The King of Staten Island is another in the long line of Judd Apatow films that focuses on individuals stuck in a rut. At age 24, Scott Carlin’s (Pete Davidson) life lacks any sense of direction. While his younger sister Claire (Maude Apatow) is getting ready to head off to college, Carlin seems resolved to spending his days getting high with friends and living in his mom’s, Margie (Marisa Tomei), house for the foreseeable future.
Consumed by the unresolved grief that comes with losing his father, a fireman, at a young age, Carlin walks through life like a reckless zombie. He cannot even find it in him to take his romantic relationship with long time friend Kelsey (Bel Powley) to a more serious level. Despite having dreams of one day opening a tattoo shop-restaurant hybrid, he shows no signs of being motivated to put in the work needed to achieve his goal. However, when his mother begins dating Ray (Bill Burr), a fireman no less, and decides it is time for him to find his own place, Carlin is forced to truly confront adulthood for the first time.
The King of Staten Island has all the usual trappings of a traditional Apatow stoner comedy, however, it evolves into something more nuanced. While the film does have its silly moments, such as the fight club for tips and the misguided pharmacy heist sequence for example, the bulk of Apatow’s film is a thoughtful look at grief. It is an exploration of a young man who has never been given the space to properly process the loss of his father.
Those around him may have found the strength to move on, even Margie is finally ready to experience romantic love again, but Carlin wears his pain like a thick coat. It is more comforting to stay consumed in his own head than it is to possibly experience the pain of abandonment again. It is this honest portrayal of grief, and eventual acceptance, that allows the film to successfully delve into the steep toll that firefighters, and their families by extension, often pay.
The Blu-ray, which arrives in stores tomorrow courtesy of Universal Pictures Home Entertainment, is packed with bonus features that add richer context to the film. “The Kid from Staten Island” featurette provides plenty of insight into how Pete Davidson, whose father was one of the firefighters that died during 9/11, and Apatow crafted a fictional version of Davidson’s real-life story. Along with several character specific features, there is also a “Friends of Firefighters Stand-Up Benefit” segment which shares highlights from a benefit comedy show that Davidson, Apatow, Burr and others took part in. The most touching bonus feature is the “Scott Davidson Tribute” in which family, friends and colleagues remember the life of Pete Davidson’s father.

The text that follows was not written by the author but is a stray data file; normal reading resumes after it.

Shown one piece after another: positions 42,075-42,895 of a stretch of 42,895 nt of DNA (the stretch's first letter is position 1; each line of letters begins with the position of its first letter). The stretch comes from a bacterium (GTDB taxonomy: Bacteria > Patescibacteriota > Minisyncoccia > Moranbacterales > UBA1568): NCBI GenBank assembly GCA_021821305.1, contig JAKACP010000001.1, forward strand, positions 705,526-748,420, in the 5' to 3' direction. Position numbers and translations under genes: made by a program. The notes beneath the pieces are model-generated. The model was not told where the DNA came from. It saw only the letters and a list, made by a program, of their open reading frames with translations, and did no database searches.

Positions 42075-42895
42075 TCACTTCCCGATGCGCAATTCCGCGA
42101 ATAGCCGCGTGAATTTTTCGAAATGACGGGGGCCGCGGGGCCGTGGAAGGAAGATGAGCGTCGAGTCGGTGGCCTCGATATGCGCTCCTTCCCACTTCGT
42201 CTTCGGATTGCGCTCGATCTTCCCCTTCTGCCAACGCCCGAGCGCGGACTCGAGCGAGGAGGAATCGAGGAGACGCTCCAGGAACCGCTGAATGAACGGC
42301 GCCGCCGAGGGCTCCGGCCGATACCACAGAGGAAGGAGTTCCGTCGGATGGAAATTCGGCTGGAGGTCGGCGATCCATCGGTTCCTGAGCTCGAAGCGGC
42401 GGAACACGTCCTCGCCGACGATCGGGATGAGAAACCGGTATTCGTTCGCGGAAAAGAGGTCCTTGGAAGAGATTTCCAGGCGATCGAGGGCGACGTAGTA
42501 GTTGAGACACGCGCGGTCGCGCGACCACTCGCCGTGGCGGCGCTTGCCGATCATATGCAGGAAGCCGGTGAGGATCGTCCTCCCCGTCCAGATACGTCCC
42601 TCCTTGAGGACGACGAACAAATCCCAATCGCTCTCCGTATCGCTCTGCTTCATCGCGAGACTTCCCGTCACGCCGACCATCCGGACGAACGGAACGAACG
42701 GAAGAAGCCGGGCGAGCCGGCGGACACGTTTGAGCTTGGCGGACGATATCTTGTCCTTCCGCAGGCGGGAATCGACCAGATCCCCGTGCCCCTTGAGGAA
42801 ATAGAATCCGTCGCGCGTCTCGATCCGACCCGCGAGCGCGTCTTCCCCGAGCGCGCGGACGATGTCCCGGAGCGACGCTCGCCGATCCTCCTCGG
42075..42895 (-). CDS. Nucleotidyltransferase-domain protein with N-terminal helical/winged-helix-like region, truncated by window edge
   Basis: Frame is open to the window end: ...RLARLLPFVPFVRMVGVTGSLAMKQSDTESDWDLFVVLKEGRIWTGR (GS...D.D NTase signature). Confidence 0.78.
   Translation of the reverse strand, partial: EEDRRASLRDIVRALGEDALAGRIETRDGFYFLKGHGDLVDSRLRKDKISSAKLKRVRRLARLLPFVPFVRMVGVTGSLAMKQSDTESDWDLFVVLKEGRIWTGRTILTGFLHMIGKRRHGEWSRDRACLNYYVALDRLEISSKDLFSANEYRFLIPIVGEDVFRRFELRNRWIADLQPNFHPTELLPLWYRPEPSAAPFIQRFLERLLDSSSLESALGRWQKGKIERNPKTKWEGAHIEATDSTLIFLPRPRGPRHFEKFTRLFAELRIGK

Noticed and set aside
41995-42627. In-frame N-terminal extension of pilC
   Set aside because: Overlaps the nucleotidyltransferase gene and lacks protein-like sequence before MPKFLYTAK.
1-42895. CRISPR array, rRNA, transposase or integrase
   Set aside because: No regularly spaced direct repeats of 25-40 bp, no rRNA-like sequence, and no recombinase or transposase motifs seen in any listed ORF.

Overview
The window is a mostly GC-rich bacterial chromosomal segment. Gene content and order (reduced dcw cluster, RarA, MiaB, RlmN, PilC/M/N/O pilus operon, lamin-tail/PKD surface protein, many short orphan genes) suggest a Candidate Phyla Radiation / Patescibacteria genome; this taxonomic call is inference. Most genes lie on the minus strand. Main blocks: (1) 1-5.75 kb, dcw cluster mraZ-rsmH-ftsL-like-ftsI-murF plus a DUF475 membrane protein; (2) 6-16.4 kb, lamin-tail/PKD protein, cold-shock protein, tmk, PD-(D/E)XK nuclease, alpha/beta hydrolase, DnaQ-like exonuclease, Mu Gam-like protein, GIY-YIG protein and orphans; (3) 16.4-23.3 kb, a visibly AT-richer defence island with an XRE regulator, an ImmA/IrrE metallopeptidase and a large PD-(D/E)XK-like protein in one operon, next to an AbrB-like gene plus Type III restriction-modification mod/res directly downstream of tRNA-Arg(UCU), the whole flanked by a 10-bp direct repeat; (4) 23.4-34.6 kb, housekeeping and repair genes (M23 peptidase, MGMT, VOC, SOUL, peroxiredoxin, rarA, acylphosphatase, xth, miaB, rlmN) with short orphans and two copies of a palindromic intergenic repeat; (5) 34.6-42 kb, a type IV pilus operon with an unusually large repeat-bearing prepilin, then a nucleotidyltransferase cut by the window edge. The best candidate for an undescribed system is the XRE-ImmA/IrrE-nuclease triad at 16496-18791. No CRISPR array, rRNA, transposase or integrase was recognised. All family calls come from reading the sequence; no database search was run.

Anchored by strong performances by the ensemble cast, and a script that is filled with genuine heart, The King of Staten Island is a surprisingly engaging film. While the film takes the overly long road to its obvious conclusion, Apatow ensures that audiences remain interested in Carlin’s emotional journey every step of the way.
Bonus Features: Alternate Endings (Which Didn’t Work!), Deleted Scenes, Gag Reel, Line-O-Rama, The Kid from Staten Island, Judd Apatow’s Production Diaries, You’re Not My Dad: Working with Bill Burr, Margie Knows Best: Working with Marisa Tomei, Friends with Benefits: Working with Bel Powley, Sibling Rivalry: Working with Maude Apatow, Best Friends: Working with Ricky, Moises, & Lou, Papa: Working with Steve Buscemi, Friends of Firefighters Stand-Up Benefit, Scott Davidson Tribute, Official Trailer, Who is Pete Davidson?, The Firehouse, Pete’s Casting Recs, Pete’s ‘Poppy’ (Grandpa), Video Calls, Feature Commentary with Director/Co-writer Judd Apatow and Actor/Co-writer Pete Davidson